The UCI have announced that Matteo Spreafico (Vini Zabù-Brado-KTM) has returned two Adverse Analytical Findings (AAFs) at the Giro d’Italia.
Two samples collected on October 15 and 16 (stage 12 in Cesenatico and stage 13 to Monselice) showed the Selective Androgen Receptor Modulator (SARM) Enobosarm, otherwise known as ostarine.
The Italian 27-year-old “has the right to request and attend” analyses of B samples, a UCI statement read. Spreafico has been provisionally suspended and has left the race, where he lay 127th overall after Thursday’s stage 18.
Enobosarm is an investigational SARM developed to treat osteoporosis and muscle wasting conditions. SARMs, including Enobosarm, have been on WADA’s Prohibited List since 2008 under the ‘other anabolic agents’ section.
The substance is not approved for use by the US Food and Drug Administration, who warn that usage can cause serious side effects, ranging from heart attacks to liver damage.
Weight loss and building muscle are among the claimed effects of Enobosarm, which produces effects similar to anabolic steroids. Former riders Nikita Novikov and Kayle Leogrande are among athletes to have tested positive for ostarine in the past.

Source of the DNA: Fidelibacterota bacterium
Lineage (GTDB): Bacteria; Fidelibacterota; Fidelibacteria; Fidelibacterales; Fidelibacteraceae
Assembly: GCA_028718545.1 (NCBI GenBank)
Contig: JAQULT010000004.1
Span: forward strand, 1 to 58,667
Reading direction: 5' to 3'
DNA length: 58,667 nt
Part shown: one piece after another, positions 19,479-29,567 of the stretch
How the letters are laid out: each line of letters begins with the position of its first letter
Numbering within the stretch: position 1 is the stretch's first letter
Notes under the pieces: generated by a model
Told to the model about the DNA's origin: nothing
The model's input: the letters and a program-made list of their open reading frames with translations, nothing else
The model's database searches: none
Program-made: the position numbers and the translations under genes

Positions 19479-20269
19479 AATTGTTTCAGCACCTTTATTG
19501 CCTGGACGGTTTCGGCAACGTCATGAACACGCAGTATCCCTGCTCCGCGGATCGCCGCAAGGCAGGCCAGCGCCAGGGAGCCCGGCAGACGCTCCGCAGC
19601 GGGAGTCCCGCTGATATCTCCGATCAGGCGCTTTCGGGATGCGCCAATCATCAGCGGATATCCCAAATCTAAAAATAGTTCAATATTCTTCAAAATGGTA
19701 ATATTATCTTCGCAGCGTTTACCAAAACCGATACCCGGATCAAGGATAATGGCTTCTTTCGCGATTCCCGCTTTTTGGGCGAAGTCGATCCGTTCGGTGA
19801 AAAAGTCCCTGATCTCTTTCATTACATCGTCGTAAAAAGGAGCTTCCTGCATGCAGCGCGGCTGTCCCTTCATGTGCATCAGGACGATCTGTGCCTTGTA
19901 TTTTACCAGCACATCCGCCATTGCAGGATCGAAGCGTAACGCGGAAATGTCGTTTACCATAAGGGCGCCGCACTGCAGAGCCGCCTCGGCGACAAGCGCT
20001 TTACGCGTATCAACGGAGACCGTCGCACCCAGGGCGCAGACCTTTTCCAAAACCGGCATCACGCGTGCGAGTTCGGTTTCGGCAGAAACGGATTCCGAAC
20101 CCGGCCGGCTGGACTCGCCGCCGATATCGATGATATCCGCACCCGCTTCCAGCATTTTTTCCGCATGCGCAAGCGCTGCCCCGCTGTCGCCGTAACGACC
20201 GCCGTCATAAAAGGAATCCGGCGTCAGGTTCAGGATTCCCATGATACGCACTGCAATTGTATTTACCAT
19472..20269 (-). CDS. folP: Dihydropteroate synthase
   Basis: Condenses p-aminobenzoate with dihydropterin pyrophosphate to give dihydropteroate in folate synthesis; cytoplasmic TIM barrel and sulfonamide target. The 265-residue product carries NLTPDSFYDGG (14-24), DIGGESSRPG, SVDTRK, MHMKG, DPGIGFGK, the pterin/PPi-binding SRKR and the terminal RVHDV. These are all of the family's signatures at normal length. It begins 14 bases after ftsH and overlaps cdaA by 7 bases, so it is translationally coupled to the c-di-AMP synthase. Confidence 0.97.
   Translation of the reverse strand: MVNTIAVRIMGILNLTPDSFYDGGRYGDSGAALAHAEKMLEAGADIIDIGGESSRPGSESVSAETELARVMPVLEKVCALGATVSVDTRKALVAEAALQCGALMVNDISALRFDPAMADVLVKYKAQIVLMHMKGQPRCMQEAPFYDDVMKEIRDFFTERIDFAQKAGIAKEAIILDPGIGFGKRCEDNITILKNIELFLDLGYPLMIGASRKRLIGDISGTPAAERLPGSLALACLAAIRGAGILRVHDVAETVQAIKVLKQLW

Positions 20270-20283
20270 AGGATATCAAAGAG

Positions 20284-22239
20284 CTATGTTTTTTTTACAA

The UCI stated: “At this stage of the procedure, the UCI will not comment any further on this matter”, while Vini Zabù-Brado-KTM told Cyclingnews that the team “has nothing to say at this moment.”
Spreafico, who won the Vuelta a Venezuela in 2018, only joined the team from Androni Giocattoli-Sidermec in August and was making his Giro debut after four years as a professional.
His case is the first positive test to come to light at the Giro since Davide Apollonio for EPO at the 2015 race, though that news only came to light after the race had ended. Last year, Bahrain-Merida rider Kristijan Koren was pulled from the race after his involvement in the Operation Aderlass scandal came to light. He was later handed a two-year ban.
At this year’s Giro, Vini Zabù-Brado-KTM have been the most visible of the three wildcard squads, making the break on 12 of the 18 stages, finishing fifth and second on stages 2 and 3, and holding the blue climber’s jersey for two stages before Giovanni Visconti was forced out of the race with patellar tendonitis.
The team has existed under various name sponsors since 2009, and has suffered several doping cases over the years, including Danilo Di Luca and Mauro Santambrogio (EPO at the 2013 Giro), Matteo Rabottini (EPO in 2014), Ramon Carretero (EPO in 2015) and Samuel Conti (GHRP-2 in 2016).
In other anti-doping news, the UCI’s updated provisional suspensions list today included Edgar Pinto of the Portuguese Continental team W52-Porto. The 35-year-old has been suspended for ‘Use of Prohibited Methods and/or Prohibited Substances’, much like his ex-teammate Raúl Alarcón – a two-time Volta a Portugal winner – in late 2019.